In mid-2021, when writer-presenter Rudy Jean Rigg and his co-writer and director, Hannah McElhinney, started working on which explores the barriers trans athletes face in sports, they knew their subject was timely. But they could never have predicted exactly how timely it would become by the time they started shooting in April this year.
That put them slap-bang in the middle of an election campaign in which former prime minister Scott Morrison deliberately tried to make trans athletes in women’s sport a wedge issue through his support of Liberal candidate Katherine Deves, and his .
Obviously, trans participation in sport was an issue [in 2021], these things existed back then, says Rigg. But the week before shooting felt like the absolute peak of the discussion in the cultural landscape. It was quite unbelievable the timing we fell into.
Rigg and McElhinney have established quite a following on TikTok through their Rainbow History Class, a series of short videos that tell stories about the hidden history of queer culture. TransAthletica, which has received funding from Screen Australia, is their chance to step that exercise up into something more like a traditional documentary format – albeit one carved into 15 one-minute segments.
It’s all very contemporary, but how on earth can you tackle a subject as complex as this in such short bites?
It is hard to address anything in one minute, and from our experience with Rainbow History Class, you can’t expect to go through A to Z, it’s impossible, says Rigg.
But making such tight content accessible and informative, while also enticing viewers to keep coming back for more, involves a lot of craft, he insists.
I love TikTok, or any sort of media that’s very short, because it’s a challenge. And doing what is otherwise a very traditional medium – a documentary series – on TikTok was just the dream challenge.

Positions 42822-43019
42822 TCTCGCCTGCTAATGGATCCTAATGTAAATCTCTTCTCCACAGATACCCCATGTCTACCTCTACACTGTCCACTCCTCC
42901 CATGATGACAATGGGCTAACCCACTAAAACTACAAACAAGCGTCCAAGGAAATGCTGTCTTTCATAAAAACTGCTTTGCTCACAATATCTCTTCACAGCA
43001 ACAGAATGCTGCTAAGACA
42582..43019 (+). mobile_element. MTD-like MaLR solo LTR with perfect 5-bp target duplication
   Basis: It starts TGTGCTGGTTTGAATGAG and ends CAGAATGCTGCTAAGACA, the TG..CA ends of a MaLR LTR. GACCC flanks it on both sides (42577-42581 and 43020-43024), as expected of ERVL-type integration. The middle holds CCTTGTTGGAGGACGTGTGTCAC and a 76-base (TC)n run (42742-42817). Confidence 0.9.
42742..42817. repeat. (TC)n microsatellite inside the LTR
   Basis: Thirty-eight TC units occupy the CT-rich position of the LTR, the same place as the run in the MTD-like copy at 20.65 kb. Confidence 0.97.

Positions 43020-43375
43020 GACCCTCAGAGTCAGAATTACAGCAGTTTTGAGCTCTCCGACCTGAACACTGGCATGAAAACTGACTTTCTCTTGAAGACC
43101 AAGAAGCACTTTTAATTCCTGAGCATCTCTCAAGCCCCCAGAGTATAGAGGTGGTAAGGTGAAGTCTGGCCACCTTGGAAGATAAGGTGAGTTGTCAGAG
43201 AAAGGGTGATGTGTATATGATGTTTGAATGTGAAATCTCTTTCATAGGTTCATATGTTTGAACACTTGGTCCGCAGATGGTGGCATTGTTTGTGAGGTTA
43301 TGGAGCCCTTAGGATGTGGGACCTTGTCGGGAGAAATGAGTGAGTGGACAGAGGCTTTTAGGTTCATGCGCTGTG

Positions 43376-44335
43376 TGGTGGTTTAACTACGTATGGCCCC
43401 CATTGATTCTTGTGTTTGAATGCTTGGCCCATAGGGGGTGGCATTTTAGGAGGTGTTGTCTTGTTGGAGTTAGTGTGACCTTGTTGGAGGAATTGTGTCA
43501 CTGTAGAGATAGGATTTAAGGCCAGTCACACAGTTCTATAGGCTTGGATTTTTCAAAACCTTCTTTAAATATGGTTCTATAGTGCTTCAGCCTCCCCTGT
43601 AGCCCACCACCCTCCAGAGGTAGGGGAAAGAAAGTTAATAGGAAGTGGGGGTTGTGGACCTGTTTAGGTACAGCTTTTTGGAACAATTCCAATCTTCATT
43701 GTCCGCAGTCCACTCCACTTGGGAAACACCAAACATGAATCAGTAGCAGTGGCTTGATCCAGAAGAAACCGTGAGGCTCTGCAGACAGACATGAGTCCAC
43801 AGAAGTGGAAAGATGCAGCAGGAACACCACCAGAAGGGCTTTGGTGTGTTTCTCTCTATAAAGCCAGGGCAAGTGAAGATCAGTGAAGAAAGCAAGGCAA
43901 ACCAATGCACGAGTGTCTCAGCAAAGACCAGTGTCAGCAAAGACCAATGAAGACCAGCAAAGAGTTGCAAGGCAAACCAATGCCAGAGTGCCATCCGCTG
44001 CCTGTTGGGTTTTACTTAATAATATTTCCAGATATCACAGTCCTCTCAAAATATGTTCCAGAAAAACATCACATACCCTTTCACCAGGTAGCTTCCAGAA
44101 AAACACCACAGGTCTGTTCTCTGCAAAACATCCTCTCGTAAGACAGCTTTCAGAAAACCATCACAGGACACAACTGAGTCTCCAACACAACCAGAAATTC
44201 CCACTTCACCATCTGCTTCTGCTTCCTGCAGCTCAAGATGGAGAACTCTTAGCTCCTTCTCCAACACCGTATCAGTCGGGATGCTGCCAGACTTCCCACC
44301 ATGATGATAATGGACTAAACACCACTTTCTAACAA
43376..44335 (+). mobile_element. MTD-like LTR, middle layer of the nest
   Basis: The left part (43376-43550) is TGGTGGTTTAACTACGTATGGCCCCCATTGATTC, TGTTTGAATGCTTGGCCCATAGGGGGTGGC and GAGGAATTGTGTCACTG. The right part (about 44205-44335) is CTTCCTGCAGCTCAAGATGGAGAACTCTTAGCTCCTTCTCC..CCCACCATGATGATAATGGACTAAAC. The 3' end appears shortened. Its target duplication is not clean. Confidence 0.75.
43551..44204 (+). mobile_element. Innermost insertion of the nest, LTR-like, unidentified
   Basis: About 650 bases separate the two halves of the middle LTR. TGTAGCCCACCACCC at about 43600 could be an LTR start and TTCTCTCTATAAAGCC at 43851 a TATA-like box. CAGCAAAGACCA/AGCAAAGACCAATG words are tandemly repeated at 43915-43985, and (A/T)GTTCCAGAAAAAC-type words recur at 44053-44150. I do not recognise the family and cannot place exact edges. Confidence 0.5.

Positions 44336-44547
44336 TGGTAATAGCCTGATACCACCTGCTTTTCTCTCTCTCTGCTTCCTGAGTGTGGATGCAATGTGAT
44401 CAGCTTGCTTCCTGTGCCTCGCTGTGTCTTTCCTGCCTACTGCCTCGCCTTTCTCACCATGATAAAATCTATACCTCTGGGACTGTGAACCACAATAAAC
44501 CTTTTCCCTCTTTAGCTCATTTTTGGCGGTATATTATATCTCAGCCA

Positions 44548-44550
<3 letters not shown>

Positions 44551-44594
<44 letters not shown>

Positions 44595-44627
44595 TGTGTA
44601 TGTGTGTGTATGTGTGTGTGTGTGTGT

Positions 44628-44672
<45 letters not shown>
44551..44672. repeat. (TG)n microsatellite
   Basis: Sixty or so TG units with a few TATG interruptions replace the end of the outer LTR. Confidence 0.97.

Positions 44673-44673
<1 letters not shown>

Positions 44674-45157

Rigg has more than an academic interest in the subject. Assigned female at birth but aware from the age of about 11 that female was not how he felt, Rigg struggled to reconcile the discomfort he experienced around his gender identity with his competing in badminton as a state-level female player.
Rigg and his sister were the third generation of the family to play the sport competitively, and he dreamed of competing at the Olympics. But by the age of 16, things had reached crisis point.
I realised I was not cisgender … but I felt that if I came out as trans, if I asserted my identity, I wouldn’t have a place in the sport. So I didn’t come out.
Rigg was 22 before he finally took that step, and in 2020 had gender-affirming top surgery (though he uses the pronouns he/him, Rigg identifies as a trans masculine non-binary person).
But for the final few years of badminton, he says he was unhappy with myself, I couldn’t perform as well as I wanted to, because I just had so many things that I needed to deal with.
TransAthletica uses Rigg’s story as a way into broader issues. Is hormone testing the best mechanism for determining who can play, and in which category? Isn’t the notion of an unfair physical advantage at the very heart of elite sports anyway – don’t Usain Bolt’s long legs, or Ian Thorpe’s massive feet, confer a massive advantage, for instance? Do cis women really need protecting from a supposed flood of trans women into sport?
And given that there have been only two trans women competitors out of 71,000 Olympians to date, as one expert says, is this whole thing even that big an issue – or is it, perhaps, being used as a distraction from more serious issues around women’s sports, such as underfunding, lack of media coverage and sexual abuse?
In its short episodes and across a range of (even shorter) supporting content, TransAthletica calls on the expertise of endocrinologist Ada Cheung, sports scientist and former Olympian Madeleine Pape, non-binary AFLW player Tori Groves-Little and others to tackle a subject that can be daunting for even well-intentioned would-be allies. But anyone hoping it might offer a one-size-fits-all solution will come away disappointed.
I’m not about to sit down and suggest anything, really, because I’m not an expert, says Rigg. All I’m able to do is platform the specialists, and we’ve got some fabulous, very informed people.
I think the bottom line is we need to ask, ‘how can we be more inclusive? ‘, not ‘how do we split up people, how do we exclude people? ’. And the thing with inclusivity is it’s something that you have to do consciously, and you have to do it with a high level of thought and empathy.
That’s the mindset that we want to have, he says.
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